Next, the scientists examined CaMKII’s role in controlling proteasome localization. They transfected neurons with GFP-tagged Rpt1, a proteasome subunit. When they stimulated the neurons, Rpt1 redistributed from the dendritic shafts to the spines, where GFP fluorescence brightened 1.4-fold. The scientists co-transfected plasmids encoding CaMKIIα or β, and found that spine fluorescence intensified 1.6-fold, showing that CAMKII draws proteasomes to the post-synaptic area. Conversely, when they applied RNA interference to attenuate expression of endogenous CAMKIIα, spine fluorescence nudged up only 1.2-fold. CAMKIIβ knockdown did not influence Rpt1 distribution, suggesting the enzyme’s α sibling handles the recruitment.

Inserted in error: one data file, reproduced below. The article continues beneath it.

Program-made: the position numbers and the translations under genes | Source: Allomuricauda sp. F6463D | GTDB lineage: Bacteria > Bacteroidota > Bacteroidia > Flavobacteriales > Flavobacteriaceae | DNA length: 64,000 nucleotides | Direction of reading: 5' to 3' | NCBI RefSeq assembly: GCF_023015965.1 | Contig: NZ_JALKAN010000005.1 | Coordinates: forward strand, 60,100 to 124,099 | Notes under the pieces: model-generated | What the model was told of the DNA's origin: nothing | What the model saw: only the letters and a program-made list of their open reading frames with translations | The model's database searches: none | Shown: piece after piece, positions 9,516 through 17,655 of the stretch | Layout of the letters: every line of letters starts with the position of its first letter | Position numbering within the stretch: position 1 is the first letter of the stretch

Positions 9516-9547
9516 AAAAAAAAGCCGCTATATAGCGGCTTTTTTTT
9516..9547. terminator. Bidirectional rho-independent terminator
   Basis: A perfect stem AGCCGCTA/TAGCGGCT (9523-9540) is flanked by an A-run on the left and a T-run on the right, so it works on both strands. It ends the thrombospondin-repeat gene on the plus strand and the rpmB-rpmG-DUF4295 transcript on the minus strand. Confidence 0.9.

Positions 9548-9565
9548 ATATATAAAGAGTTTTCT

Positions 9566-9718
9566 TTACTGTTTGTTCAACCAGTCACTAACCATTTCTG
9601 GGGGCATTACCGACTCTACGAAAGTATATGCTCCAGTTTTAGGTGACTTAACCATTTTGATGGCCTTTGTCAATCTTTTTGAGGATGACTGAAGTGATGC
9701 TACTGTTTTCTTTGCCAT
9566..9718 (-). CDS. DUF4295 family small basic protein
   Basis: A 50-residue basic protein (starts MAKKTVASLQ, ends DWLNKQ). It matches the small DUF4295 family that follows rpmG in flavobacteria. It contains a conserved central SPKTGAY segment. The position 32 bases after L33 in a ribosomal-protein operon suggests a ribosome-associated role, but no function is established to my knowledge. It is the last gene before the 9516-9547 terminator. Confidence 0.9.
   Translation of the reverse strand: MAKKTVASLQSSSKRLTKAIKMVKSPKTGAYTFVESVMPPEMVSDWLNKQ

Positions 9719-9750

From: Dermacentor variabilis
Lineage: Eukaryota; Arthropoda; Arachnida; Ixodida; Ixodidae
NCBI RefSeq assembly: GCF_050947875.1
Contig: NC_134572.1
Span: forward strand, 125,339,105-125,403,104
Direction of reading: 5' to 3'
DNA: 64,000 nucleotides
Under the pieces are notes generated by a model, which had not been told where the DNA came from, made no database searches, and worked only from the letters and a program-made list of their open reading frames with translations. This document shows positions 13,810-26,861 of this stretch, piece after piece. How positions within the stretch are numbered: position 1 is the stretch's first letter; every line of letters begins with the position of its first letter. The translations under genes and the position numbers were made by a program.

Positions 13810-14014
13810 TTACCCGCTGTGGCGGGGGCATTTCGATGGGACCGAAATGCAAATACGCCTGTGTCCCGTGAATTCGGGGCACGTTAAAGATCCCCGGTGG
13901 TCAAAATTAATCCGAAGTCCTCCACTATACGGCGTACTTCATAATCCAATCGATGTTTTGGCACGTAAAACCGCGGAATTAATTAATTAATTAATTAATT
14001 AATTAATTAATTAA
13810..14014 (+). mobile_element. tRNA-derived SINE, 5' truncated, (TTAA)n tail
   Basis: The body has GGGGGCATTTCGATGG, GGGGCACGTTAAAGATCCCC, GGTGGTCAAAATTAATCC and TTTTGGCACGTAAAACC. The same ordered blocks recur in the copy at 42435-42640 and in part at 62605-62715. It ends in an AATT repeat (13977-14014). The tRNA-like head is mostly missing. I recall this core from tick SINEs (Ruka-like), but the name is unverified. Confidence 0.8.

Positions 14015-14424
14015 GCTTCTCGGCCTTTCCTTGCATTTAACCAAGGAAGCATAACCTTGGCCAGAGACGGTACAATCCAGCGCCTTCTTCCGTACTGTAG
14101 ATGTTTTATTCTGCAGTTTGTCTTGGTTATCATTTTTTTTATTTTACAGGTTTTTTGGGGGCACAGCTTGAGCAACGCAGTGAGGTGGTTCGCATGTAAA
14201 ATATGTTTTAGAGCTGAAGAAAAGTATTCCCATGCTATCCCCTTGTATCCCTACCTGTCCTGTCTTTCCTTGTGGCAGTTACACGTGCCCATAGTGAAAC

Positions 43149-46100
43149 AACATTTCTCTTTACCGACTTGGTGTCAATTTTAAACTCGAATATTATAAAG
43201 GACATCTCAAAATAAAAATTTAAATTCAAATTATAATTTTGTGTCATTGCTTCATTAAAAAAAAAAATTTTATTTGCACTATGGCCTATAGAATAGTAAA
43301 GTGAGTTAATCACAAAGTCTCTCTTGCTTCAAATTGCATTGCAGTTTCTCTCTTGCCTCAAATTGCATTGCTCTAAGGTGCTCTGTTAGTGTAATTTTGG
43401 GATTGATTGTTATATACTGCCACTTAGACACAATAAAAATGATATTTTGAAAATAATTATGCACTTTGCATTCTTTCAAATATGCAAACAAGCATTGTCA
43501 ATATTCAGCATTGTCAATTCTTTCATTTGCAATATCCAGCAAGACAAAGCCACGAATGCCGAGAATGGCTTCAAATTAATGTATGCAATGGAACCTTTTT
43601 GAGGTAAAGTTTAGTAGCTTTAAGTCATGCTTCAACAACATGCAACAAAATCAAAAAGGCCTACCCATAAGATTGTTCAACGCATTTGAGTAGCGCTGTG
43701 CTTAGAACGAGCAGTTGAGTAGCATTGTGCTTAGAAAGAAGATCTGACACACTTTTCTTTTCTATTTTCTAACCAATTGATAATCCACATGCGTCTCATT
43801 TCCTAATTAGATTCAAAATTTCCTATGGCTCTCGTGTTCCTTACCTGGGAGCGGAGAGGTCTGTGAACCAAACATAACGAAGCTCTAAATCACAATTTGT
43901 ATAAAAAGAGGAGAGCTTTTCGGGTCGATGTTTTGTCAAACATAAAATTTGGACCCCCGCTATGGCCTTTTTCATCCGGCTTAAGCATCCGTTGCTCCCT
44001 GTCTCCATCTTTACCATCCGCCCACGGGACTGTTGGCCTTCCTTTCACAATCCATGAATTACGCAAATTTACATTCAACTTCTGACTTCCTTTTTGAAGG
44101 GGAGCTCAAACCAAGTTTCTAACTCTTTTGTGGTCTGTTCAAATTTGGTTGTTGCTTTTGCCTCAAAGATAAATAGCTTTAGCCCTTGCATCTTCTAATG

The researchers reasoned that Rpt1 deployment to spines could be due to any effect of neural stimulation, not just CaMKIIα recruitment, so they devised a stratagem to separate the two. To place CaMKIIα in the post-synaptic density without neural stimulation, they relied on the interaction between the FK506 binding protein 12 (FKBP) and its partner, the FKBP-rapamycin binding domain (FRB) (Banaszynski et al., 2005). The two protein domains unite in the presence of rapamycin. Sheng and colleagues hitched FRB to CaMKIIα, and FKBP to the protein PSD-95, which resides in the post-synaptic density. Upon rapamycin treatment, CaMKIIα moved into post-synaptic spines. Immunostaining then demonstrated that the proteasome followed along.